Crime & Justice

Hizbullah smuggles low-grade heating oil to Lebanon through Syria

By Nohad Topalian

A convoy of tankers is seen crossing Lebanon's Bekaa Valley in recent weeks. [Al-Mashareq]

A convoy of tankers is seen crossing Lebanon's Bekaa Valley in recent weeks. [Al-Mashareq]

BEIRUT -- After years of smuggling mazout (heating oil) into Syria, Hizbullah and criminal elements linked to the Iran-backed party are now secretly transporting large quantities of red diesel oil into Lebanon, activists said.

The red diesel oil, named for its colour, is of inferior quality and does not meet Lebanese standards, they said, as it contains a high percentage of sulfur and is harmful to the environment and to public health.

Lebanese TV news channels recently broadcast videos of a convoy of 50 tankers with a total estimated capacity of 2.5 million litres of mazout crossing through the Bekaa Valley, in areas close to the Lebanese-Syrian border.

The smuggling operations, which began about two months ago, are concentrated in the Duris area, and pass through crossings adjacent to al-Qaa and Hermel.

The low-grade mazout smuggled by Hizbullah into Lebanon is characterised by its redness. [Al-Mashareq]

The low-grade mazout smuggled by Hizbullah into Lebanon is characterised by its redness. [Al-Mashareq]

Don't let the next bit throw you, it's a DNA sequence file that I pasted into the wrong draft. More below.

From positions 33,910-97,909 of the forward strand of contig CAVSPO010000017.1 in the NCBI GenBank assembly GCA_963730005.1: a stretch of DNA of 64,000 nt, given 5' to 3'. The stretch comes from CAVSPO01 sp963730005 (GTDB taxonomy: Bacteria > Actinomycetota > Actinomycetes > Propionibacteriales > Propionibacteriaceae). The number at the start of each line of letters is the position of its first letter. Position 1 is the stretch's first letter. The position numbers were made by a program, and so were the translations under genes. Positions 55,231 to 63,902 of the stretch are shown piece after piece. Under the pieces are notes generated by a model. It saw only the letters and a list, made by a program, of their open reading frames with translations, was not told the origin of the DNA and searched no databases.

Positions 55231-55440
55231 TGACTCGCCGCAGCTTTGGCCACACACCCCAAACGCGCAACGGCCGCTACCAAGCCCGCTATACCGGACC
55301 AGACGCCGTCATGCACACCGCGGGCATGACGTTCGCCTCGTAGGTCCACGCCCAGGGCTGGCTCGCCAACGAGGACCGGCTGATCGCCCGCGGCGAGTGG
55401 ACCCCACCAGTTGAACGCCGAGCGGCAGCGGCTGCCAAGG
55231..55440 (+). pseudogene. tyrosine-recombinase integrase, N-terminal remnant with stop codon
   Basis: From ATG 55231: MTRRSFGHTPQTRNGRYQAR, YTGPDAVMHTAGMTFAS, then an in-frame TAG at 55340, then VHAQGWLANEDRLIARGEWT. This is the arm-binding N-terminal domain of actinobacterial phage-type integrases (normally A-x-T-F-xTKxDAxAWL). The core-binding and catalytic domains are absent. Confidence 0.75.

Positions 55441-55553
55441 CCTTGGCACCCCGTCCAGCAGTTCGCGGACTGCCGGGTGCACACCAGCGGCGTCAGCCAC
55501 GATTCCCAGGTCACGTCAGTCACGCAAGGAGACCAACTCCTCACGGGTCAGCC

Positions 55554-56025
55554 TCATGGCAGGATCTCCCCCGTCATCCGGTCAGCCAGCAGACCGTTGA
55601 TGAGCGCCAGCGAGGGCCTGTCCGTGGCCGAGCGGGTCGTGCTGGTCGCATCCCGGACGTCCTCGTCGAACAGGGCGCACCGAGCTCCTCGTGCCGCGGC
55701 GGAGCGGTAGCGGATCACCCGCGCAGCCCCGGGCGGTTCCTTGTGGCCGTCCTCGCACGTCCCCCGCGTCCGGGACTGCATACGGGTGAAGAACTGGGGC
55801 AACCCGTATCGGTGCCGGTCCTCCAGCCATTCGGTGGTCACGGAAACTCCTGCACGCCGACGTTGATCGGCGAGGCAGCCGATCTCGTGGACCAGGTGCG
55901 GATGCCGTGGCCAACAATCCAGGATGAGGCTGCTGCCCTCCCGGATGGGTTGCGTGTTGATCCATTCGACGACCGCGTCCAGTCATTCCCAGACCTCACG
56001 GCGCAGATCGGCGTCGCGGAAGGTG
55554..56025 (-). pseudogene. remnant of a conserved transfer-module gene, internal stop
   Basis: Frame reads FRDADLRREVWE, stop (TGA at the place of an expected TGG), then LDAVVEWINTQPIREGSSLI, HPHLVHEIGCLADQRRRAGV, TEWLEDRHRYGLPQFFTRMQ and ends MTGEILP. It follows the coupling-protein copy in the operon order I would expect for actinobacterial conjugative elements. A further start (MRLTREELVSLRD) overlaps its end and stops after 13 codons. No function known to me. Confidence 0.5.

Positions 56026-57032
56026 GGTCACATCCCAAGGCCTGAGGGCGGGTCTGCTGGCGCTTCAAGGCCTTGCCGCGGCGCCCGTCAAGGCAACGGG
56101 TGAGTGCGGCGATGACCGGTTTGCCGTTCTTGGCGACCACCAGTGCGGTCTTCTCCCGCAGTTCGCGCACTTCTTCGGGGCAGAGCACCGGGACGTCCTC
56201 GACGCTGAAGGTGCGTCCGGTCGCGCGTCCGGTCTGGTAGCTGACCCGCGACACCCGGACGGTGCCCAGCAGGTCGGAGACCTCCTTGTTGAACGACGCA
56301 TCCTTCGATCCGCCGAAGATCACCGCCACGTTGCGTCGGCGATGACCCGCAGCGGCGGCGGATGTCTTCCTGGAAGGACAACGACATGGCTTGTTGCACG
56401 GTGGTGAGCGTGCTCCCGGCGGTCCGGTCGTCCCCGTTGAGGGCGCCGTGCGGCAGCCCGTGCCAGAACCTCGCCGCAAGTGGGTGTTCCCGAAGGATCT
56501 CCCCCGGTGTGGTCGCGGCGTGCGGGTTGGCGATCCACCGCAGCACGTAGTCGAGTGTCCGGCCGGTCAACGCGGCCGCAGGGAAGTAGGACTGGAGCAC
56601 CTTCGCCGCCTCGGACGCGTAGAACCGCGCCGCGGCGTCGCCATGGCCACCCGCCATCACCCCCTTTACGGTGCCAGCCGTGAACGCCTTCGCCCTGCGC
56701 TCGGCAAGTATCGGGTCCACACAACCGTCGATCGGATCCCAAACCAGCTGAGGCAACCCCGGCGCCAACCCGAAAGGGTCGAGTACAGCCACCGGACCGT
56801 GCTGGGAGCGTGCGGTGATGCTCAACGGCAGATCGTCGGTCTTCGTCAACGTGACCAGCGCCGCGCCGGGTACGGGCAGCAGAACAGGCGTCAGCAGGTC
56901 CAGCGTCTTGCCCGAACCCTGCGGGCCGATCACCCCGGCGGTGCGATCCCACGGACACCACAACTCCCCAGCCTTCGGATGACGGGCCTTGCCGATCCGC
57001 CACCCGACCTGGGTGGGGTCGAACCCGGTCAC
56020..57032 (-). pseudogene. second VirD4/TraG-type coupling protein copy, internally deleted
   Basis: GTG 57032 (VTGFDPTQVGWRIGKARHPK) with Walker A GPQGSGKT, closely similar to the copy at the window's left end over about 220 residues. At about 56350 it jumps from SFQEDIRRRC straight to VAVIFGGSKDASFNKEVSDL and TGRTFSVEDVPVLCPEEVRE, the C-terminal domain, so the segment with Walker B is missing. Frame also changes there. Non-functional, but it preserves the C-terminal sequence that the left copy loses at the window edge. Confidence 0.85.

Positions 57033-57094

The mazout is sold in the southern suburb of Beirut -- Hizbullah's stronghold -- as well as in central Beirut and the Chouf at prices below official market rates.

A group of attorneys have submitted a report to the Public Prosecution Office at the Court of Cassation, documenting the smuggling operations and sale of smuggled materials at the Hizbullah-affiliated Amanah fuel stations.

The Syrian Observatory for Human Rights reported November 10 that a convoy of oil tankers and trucks carrying weapons were bombarded as they headed into the Albu Kamal countryside in Syria from Iran after crossing through Iraq.

They were headed to Lebanon, the Observatory said.

In September 2021, Hizbullah brought dozens of tankers loaded with Iranian oil to Lebanon, through Syria, following Hizbullah chief Hassan Nasrallah's repeated statements that Iran would export free fuel to Lebanon.

Many Lebanese were outraged by the move, which they saw as a flagrant act of defiance that would expose Lebanon to additional sanctions, which would be rather costly for the country and its people.

Illegal crossings

A Hermel-based anti-Hizbullah activist who asked that his name be withheld said the smuggling of mazout to Lebanon "is done through illegal crossings by Hizbullah, which has military and security control" of certain border areas.

"There are more than 20 Hizbullah-controlled crossings from Hermel to Nabi Sheet through Labweh and Brital," he told Al-Mashareq.

Nabi Sheet, where warehouses are situated for storing fuel on the Lebanese-Syrian border for distribution in both directions, is also controlled by Hizbullah.

"These convoys of tankers pass through in broad daylight and are not smuggled in," the activist said.